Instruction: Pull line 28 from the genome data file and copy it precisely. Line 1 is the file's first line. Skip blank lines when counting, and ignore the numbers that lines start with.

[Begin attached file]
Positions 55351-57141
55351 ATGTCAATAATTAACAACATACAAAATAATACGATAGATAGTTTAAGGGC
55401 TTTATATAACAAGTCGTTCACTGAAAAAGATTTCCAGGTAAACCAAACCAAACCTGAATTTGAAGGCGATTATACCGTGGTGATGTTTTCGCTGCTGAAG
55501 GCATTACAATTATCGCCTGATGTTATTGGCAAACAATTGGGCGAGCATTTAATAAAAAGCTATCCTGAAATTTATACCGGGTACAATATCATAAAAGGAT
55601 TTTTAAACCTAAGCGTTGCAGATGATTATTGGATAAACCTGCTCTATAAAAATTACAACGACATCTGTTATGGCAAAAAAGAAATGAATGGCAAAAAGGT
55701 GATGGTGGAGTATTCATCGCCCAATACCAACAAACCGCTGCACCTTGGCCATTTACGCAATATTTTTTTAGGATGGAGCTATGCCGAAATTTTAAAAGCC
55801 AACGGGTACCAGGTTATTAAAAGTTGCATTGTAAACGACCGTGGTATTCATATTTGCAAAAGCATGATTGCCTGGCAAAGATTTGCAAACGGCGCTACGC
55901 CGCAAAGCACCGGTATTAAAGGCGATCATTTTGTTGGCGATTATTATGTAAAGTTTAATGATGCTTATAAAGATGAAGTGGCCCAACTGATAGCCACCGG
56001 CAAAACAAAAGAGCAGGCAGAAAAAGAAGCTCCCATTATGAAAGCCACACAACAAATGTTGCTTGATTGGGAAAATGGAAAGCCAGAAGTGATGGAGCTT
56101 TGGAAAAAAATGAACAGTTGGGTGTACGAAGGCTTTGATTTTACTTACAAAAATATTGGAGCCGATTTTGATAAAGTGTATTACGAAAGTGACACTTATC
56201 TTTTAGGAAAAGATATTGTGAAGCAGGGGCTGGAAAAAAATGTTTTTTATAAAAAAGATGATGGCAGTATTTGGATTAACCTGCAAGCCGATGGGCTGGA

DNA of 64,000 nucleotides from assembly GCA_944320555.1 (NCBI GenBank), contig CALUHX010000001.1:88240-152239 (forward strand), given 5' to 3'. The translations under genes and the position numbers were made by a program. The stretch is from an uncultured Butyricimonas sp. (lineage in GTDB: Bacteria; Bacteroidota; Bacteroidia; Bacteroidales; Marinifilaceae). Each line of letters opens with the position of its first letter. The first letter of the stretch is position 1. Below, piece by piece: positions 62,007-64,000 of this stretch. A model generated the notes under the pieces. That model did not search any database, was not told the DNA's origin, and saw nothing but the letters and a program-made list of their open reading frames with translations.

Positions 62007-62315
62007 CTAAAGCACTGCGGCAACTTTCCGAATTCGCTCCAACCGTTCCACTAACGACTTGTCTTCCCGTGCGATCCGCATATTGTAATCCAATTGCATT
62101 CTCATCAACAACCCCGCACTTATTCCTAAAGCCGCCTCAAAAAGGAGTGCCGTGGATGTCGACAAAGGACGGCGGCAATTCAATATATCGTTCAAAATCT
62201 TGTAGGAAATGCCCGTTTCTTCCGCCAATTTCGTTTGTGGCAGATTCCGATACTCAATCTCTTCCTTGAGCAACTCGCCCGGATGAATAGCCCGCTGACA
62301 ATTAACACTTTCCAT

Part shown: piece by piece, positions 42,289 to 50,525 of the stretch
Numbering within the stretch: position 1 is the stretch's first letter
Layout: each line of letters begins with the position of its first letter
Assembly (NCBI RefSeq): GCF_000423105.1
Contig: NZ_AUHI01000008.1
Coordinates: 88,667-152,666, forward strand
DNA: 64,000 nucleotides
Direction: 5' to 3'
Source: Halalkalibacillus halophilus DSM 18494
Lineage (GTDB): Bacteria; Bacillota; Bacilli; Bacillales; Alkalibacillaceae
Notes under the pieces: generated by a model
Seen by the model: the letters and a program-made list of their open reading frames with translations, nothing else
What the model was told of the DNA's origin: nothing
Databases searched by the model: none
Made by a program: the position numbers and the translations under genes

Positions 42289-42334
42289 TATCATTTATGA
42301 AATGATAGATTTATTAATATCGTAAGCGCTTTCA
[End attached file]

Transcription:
Notes under the pieces: generated by a model